02 January 2018
02 January 2018
Composite Advantage has won the CAMX Combined Strength Award for its fibre reinforced polymer (FRP) wicket gate.
The Composites and Advanced Materials Expo (CAMX) recognised Composite Advantage and its collaborators the US Army Corps of Engineers Construction Engineering Research Laboratory (ERDC-CERL), West Virginia University and the US Army Corps of Engineers (USACE) Rock Island District for teamwork that used composite material to solve a problem.
Wicket gates are movable dams which help maintain a navigational pool in a river. The gates are raised during periods of low water. Composite Advantage’s FRP wicket gate is the first composite navigational structure to be used by USACE. In 2015, the supplier designed and fabricated three 16 ft long, 4 ft wide, 8 inch thick FRP wicket gates for installation at the Peoria Lock & Dam on the Illinois River, Creve Coeur, Illinois. The composite product replaced traditional chanoine-type wicket gates made of white oak, a costly, diminishing natural resource.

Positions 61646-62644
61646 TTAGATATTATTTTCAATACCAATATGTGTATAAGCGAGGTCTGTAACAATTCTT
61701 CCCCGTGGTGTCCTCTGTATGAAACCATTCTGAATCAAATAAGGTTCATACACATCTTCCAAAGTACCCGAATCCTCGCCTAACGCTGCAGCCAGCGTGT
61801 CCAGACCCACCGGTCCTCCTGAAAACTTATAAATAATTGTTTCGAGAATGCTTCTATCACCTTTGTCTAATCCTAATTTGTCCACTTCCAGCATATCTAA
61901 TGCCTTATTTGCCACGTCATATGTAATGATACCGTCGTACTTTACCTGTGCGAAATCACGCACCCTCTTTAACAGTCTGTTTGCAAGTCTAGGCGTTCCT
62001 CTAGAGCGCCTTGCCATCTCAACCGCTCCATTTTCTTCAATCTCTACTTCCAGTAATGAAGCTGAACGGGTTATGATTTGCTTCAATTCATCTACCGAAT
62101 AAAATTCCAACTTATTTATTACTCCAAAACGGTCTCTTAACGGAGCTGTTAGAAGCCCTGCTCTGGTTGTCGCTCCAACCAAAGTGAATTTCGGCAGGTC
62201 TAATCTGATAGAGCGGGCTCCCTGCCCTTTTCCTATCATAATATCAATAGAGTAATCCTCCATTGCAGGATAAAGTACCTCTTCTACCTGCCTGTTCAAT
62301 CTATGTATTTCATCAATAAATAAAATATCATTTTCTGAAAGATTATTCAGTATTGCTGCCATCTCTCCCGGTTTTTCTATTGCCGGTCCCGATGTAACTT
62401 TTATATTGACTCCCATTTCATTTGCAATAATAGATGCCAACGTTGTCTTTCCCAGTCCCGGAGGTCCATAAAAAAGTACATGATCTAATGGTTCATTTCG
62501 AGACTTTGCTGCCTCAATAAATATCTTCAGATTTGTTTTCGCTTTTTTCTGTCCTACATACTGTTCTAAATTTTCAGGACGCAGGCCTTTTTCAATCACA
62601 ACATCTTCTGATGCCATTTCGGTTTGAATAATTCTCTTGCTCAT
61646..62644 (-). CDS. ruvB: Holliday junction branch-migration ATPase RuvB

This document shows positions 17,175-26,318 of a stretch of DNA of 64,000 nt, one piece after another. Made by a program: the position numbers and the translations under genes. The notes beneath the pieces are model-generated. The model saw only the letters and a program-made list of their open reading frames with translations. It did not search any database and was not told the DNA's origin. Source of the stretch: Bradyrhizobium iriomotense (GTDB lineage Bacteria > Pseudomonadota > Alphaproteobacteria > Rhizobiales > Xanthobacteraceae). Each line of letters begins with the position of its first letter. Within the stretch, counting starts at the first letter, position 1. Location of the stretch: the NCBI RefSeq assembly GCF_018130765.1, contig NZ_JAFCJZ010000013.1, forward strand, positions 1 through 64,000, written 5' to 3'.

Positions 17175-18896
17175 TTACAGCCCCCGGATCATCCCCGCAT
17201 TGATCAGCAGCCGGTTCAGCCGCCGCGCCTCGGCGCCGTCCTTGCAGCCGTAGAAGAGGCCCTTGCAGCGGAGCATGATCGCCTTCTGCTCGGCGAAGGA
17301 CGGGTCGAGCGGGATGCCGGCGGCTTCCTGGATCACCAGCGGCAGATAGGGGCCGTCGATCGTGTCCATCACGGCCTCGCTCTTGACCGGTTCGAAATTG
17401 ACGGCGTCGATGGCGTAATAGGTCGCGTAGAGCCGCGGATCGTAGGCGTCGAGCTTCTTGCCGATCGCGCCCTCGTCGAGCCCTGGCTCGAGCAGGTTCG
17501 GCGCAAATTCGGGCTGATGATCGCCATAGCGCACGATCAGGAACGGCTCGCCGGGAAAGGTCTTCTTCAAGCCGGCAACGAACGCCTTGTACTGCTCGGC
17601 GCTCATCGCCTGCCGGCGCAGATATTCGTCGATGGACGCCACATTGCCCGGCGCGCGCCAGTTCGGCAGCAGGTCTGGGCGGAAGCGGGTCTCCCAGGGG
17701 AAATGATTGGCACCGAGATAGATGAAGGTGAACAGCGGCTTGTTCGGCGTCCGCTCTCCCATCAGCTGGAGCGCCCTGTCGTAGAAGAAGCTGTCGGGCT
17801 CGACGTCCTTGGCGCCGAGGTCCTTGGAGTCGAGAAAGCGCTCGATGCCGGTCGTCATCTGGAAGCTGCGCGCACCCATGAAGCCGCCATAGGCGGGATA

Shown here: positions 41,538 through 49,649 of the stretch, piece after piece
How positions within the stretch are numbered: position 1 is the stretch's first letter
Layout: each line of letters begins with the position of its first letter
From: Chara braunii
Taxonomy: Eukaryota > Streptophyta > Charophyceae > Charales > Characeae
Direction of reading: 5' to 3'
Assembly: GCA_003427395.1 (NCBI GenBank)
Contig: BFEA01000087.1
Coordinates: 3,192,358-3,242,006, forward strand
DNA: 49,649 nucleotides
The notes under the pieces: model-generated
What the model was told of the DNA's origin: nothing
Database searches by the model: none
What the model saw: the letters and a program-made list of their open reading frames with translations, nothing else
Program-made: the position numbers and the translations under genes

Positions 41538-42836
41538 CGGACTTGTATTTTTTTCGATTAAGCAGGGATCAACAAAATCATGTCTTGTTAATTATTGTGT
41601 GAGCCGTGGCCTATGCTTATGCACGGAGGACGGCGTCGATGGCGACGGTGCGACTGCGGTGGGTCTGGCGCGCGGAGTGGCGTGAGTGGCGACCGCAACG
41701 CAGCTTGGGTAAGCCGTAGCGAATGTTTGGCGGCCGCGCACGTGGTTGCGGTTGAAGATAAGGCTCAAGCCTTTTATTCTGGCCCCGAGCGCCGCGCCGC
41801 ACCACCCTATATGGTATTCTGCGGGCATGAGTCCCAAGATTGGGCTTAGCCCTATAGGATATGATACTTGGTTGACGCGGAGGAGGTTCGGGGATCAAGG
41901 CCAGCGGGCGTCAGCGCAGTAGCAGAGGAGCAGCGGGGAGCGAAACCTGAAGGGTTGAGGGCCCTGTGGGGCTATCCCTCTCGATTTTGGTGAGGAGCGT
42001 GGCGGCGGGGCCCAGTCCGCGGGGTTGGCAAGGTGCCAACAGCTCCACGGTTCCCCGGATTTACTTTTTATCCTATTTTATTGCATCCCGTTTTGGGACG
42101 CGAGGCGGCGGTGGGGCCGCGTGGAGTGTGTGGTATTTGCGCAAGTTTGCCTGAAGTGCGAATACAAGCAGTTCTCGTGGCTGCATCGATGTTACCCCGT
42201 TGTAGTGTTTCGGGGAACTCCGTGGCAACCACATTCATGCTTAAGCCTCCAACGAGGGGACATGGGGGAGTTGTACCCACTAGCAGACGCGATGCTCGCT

According to Composite Advantage, FRP wicket gates are 40% less on a first cost basis and provide a lifespan of more than 50 years. Conventional wood gates have a lifespan of approximately 15 years. FRP’s corrosion resistance makes maintenance minimal.
Composite Advantage’s FRP product has been sourced by USACE in the 2018 budget for the LaGrange and Peoria Lock & Dam locations along the Illinois waterway. USACE is projecting a material and labour costs saving of $18.6 million over the next 50 years at these sites.
Photo provided by Composite Advantage
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The Brazilian composite sector expects to close 2018 with a turnover of US$ 685 million, a high of 3.8% compared to the previous year.
Brazilian company Tecniplas has supplied two composite elution columns to mining company Leagold.